Incidentally, your suggesting a group walk up Snowdon is not what I'd have thought to be typical AS behaviour.
LOL! No....that was just a Death Wish.
The mountain only bothers me because I was thwarted on a Snowdonia camping trip in 2008, (I was there in loyal support of my old school friend, not for the love of canvas and tinned food, I hasten to add... A Force ten gale caused me to be taken off our camp in the hills with mild hypothermia....
I was the novice in the camp so trusted the others - but these 'pro' trekkers I went with obviously failed to check the weather forecast....)
In general anything that I've mucked up in the past I want to try and challenge again - hence also my interest in barefoot shoes and wanting to run, because as a teenager I hated running, and it thwarted me, and also going on walks always made me ache, and my feet hurt etc. Things I was petrified of as a kid, I've since challenged and won against, like fear of trains, public transport, the London Underground, flying, swimming....
Anyways. I wanted to get checked out ever since I met up with an online friend who had AS, about 4 or 5 years ago. I didn't really think anything of it at all until meeting her in person and straightway noticed her social behaviour & mannerisms was like...looking into a mirror...
I decided to get diagnosed because there's a real lack of diagnosed women with AS, and it's certainly not because there's far less of us - it's more due to them not being spotted, or just misdiagnosed with some kind of anxiety / agoraphobia / OCD or some other disorder, (Which my GP initially assumed I had) Women with AS are generally a little bit more social, and also manage to mask some of the behaviours that makes males with AS stand out more.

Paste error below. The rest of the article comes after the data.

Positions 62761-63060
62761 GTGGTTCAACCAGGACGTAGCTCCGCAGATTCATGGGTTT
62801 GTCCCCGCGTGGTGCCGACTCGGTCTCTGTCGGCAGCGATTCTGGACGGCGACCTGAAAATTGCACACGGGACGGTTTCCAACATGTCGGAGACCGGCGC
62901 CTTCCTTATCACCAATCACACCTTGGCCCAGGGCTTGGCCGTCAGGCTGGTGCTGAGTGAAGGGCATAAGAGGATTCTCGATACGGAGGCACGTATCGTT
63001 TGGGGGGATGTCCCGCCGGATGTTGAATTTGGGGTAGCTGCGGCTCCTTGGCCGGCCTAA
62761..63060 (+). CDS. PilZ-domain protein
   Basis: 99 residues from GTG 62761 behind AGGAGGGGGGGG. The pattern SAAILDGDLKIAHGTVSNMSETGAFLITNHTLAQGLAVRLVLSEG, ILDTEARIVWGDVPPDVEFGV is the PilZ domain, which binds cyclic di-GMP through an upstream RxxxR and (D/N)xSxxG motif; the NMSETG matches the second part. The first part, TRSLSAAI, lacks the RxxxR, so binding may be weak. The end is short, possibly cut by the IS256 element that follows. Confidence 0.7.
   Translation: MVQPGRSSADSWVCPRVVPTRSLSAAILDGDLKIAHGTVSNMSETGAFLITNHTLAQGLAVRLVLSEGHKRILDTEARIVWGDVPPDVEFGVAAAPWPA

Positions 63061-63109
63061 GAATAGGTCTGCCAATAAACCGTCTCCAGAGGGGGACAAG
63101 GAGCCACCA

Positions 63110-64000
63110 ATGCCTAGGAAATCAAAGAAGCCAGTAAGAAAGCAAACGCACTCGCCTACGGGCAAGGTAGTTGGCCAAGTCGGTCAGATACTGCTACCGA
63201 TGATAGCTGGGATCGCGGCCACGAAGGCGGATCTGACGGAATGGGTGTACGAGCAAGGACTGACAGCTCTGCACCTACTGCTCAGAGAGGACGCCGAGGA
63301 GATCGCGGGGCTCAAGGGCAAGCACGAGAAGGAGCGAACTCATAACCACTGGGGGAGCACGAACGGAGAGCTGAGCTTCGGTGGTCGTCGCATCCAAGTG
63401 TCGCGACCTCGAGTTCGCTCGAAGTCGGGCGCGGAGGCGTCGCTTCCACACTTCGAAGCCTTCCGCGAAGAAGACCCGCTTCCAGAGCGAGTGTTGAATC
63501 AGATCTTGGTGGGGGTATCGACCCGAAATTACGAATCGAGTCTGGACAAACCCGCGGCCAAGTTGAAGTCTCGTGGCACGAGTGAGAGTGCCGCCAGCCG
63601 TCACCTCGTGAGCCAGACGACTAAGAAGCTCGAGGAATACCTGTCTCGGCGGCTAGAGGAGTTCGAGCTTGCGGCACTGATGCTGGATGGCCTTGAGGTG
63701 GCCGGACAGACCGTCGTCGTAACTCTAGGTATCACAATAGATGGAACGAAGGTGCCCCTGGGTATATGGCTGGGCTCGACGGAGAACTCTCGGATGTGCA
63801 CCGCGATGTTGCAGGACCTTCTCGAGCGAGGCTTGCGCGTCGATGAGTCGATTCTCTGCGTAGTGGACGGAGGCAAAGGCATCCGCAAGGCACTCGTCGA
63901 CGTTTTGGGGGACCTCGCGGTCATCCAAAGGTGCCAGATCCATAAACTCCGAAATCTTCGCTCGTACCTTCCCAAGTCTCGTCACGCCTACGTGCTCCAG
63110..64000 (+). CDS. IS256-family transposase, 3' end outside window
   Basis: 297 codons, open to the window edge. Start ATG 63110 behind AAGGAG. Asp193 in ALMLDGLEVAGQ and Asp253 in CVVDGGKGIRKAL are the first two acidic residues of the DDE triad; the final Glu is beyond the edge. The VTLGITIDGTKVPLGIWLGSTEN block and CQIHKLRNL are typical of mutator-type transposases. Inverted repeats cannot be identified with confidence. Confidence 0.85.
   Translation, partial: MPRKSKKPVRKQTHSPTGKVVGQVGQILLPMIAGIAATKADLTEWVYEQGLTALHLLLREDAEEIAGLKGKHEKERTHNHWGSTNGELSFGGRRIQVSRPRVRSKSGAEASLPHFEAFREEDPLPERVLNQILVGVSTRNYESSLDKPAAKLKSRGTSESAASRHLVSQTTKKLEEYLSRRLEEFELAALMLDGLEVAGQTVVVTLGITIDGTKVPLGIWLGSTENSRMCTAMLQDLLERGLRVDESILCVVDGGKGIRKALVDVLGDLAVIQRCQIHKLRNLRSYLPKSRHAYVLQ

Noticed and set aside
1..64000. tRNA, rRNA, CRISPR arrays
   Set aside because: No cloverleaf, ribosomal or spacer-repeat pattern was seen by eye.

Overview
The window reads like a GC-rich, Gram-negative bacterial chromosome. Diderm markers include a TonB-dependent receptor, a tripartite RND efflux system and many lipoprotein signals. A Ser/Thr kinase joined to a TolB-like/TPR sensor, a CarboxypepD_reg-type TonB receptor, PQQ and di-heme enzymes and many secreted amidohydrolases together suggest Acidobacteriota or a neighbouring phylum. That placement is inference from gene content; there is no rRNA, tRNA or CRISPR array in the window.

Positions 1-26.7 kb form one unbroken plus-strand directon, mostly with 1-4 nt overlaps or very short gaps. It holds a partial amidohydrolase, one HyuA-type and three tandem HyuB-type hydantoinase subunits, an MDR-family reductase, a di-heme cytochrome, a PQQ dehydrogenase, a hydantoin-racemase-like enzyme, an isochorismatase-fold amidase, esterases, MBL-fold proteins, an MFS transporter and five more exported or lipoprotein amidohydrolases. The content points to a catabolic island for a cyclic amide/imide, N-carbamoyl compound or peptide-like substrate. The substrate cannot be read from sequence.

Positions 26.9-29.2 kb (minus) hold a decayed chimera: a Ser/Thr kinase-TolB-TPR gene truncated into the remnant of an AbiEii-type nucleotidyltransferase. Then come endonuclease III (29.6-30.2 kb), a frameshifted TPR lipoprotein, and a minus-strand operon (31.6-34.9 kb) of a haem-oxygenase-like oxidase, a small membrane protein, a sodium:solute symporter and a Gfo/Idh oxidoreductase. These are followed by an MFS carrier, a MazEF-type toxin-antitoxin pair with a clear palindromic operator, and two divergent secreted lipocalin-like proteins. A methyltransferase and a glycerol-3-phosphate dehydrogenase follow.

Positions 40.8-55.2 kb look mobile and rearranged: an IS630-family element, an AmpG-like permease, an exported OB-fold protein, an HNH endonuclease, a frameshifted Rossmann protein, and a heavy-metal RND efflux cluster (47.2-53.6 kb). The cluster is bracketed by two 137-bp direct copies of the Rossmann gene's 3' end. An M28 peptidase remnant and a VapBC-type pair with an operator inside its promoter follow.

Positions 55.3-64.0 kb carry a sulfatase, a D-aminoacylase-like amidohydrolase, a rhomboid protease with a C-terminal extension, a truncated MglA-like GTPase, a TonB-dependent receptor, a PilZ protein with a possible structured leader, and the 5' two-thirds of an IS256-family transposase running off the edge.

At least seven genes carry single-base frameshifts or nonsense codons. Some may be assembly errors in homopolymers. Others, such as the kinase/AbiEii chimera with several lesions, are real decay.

I did see a psychologist about problems about 20 years ago and was left (undiagnosed) with a bad feeling about the experience.
Sorry to hear this. 20 years ago was quite the dark ages when it comes to Asperger's awareness,
hence why I toiled through school with no support. GP's are a bit better informed now, but I had to have a bit of a tussle with mine to get referred to a Psychiatrist. When I finally did get a referral, the psychiatrist was in no doubt I had AS. (Fortunately for me he'd had a colleague who specialised in ASD's so he actually understood them!)
I find regular exercise definitely helps my anxiety, and my fascination with barefoot shoes has helped me take more exercise (unlike my teenage obsession with computer games which....didn't) and also spot Morton's which has been key in sorting out my foot pain. If I can now just figure out a way to manage all these joint and muscle issues through exercise, I'll be doing well, I think!
Agreed. One example: my parents thought I'd grow out of my finicky food preferences, but I didn't.
Bananas, mashed potato and raw tomato often cause offence... for me it was no exception.